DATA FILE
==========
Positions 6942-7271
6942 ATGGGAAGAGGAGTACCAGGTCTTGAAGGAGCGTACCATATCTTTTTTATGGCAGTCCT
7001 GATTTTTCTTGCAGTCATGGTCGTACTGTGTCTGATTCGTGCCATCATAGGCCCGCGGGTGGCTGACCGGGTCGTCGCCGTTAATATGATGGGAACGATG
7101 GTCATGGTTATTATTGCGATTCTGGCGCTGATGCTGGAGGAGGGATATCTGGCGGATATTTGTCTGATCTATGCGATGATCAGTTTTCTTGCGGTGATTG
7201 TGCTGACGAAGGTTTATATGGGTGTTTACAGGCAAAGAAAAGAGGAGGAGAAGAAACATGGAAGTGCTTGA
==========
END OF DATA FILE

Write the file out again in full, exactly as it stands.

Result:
Positions 6942-7271
6942 ATGGGAAGAGGAGTACCAGGTCTTGAAGGAGCGTACCATATCTTTTTTATGGCAGTCCT
7001 GATTTTTCTTGCAGTCATGGTCGTACTGTGTCTGATTCGTGCCATCATAGGCCCGCGGGTGGCTGACCGGGTCGTCGCCGTTAATATGATGGGAACGATG
7101 GTCATGGTTATTATTGCGATTCTGGCGCTGATGCTGGAGGAGGGATATCTGGCGGATATTTGTCTGATCTATGCGATGATCAGTTTTCTTGCGGTGATTG
7201 TGCTGACGAAGGTTTATATGGGTGTTTACAGGCAAAGAAAAGAGGAGGAGAAGAAACATGGAAGTGCTTGA